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Heraklion    @wikipedia
Heraklion or Heraclion (; Greek: Ηράκλειο, Irákleio, pronounced [iˈraklio]) is the largest city and the administrative capital of the island of Crete and capital of Heraklion regional unit. It is the fourth largest city in Greece. According to the results of the 2011 census, the municipality's population was 173,993 and according to the results of 2011 census, the metropolitan area has a population of 225,574 and it extends over an area of 684.3 km2 (264.2 sq mi). The Bronze Age palace of Knossos, also known as the Palace of Minos, is located nearby. Heraklion announced as Europe’s fastest growing tourism destination for 2017, according to Euromonitor, showing an 11.2% growth in international arrivals. According to the ranking, Heraklion was ranked as the 20th most visited region in Europe, as the 66th area on the Planet and as the 2nd in Greece for the year 2017, with 3.2 million visitors and the 19th in Europe for 2018, with 3,4 million visitors [2].
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Greece    @wikipedia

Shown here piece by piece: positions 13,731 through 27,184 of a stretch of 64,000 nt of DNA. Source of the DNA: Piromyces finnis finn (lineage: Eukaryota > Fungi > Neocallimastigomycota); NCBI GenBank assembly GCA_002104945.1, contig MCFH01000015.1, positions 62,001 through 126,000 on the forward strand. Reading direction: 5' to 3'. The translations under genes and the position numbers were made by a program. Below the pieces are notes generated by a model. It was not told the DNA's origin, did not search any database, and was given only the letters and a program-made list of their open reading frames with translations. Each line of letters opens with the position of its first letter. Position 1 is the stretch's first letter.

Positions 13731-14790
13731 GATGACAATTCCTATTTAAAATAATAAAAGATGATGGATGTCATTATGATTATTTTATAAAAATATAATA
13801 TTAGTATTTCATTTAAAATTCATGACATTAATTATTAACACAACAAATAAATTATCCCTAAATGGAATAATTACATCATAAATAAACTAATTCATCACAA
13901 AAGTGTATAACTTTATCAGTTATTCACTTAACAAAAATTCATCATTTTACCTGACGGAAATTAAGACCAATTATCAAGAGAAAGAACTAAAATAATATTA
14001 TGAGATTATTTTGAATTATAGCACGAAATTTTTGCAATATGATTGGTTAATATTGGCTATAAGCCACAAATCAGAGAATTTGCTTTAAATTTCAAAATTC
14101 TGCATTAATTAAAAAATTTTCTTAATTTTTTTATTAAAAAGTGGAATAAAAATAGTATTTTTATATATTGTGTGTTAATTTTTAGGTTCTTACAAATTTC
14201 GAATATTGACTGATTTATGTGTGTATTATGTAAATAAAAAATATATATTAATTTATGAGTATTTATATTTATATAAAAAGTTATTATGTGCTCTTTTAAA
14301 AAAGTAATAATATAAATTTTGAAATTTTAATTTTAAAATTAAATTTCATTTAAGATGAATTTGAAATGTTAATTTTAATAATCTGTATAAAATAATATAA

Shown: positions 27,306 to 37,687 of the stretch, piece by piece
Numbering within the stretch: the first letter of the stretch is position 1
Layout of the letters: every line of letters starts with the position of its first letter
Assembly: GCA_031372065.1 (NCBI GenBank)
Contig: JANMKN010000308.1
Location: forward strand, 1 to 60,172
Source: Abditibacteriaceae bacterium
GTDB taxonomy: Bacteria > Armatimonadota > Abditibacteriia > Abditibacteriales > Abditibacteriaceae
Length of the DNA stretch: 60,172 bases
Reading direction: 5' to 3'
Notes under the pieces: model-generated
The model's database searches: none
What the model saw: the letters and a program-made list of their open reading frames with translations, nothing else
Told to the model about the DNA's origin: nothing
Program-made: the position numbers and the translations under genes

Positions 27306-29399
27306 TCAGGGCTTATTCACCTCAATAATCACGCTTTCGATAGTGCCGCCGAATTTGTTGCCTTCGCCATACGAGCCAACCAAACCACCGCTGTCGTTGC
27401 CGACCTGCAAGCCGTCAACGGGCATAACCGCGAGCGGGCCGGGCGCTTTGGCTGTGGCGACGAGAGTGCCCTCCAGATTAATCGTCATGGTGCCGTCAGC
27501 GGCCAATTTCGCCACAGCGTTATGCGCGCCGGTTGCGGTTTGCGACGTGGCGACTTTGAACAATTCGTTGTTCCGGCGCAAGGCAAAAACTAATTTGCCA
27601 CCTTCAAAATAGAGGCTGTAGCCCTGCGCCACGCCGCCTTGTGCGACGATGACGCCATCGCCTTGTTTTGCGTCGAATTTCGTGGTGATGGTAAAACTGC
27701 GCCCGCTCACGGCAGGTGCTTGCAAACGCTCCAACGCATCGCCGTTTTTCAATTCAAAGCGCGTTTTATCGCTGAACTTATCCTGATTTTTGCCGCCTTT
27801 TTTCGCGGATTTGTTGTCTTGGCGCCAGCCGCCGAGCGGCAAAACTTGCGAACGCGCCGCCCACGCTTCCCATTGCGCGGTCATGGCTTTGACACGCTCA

Greece, officially the Hellenic Republic (Greek: Ελληνική Δημοκρατία), also known as Hellas (Greek: Ελλάς), is a country located in Southern and Southeast Europe, with a population of approximately 11 million as of 2016. Athens is the nation's capital and largest city, followed by Thessaloniki. Greece is located at the crossroads of Europe, Asia, and Africa. Situated on the southern tip of the Balkan Peninsula, it shares land borders with Albania to the northwest, North Macedonia and Bulgaria to the north, and Turkey to the northeast. The Aegean Sea lies to the east of the mainland, the Ionian Sea to the west, the Cretan Sea and the Mediterranean Sea to the south. Greece has the longest coastline on the Mediterranean Basin and the 11th longest coastline in the world at 13,676 km (8,498 mi) in length, featuring a large number of islands, of which 227 are inhabited. Eighty percent of Greece is mountainous, with Mount Olympus being the highest peak at 2,918 metres (9,573 ft). The country consists of nine geographic regions: Macedonia, Central Greece, the Peloponnese, Thessaly, Epirus, the Aegean Islands (including the Dodecanese and Cyclades), Thrace, Crete, and the Ionian Islands. Greece is considered the cradle of Western civilisation, being the birthplace of democracy, Western philosophy, Western literature, historiography, political science, major scientific and mathematical principles, Western drama and notably the Olympic Games. From the eighth century BC, the Greeks were organised into various independent city-states, known as poleis (singular polis), which spanned the entire Mediterranean region and the Black Sea. Philip of Macedon united most of the Greek mainland in the fourth century BC, with his son Alexander the Great rapidly conquering much of the ancient world, from the eastern Mediterranean to India. Greece was annexed by Rome in the second century BC, becoming an integral part of the Roman Empire and its successor, the Byzantine Empire, in which Greek language and culture were dominant. Rooted in the first century A.D., the Greek Orthodox Church helped shape modern Greek identity and transmitted Greek traditions to the wider Orthodox World. Falling under Ottoman dominion in the mid-15th century, the modern nation state of Greece emerged in 1830 following a war of independence. Greece's rich historical legacy is reflected by its 18 UNESCO World Heritage Sites. The sovereign state of Greece is a unitary parliamentary republic and developed country with an advanced high-income economy, a high quality of life, and a very high standard of living. A founding member of the United Nations, Greece was the tenth member to join the European Communities (precursor to the European Union) and has been part of the Eurozone since 2001. It is also a member of numerous other international institutions, including the Council of Europe, the North Atlantic Treaty Organization (NATO), the Organisation for Economic Co-operation and Development (OECD), the World Trade Organization (WTO), the Organization for Security and Co-operation in Europe (OSCE), and the Organisation internationale de la Francophonie (OIF). Greece's unique cultural heritage, large tourism industry, prominent shipping sector and geostrategic importance classify it as a middle power. It is the largest economy in the Balkans, where it is an important regional investor.
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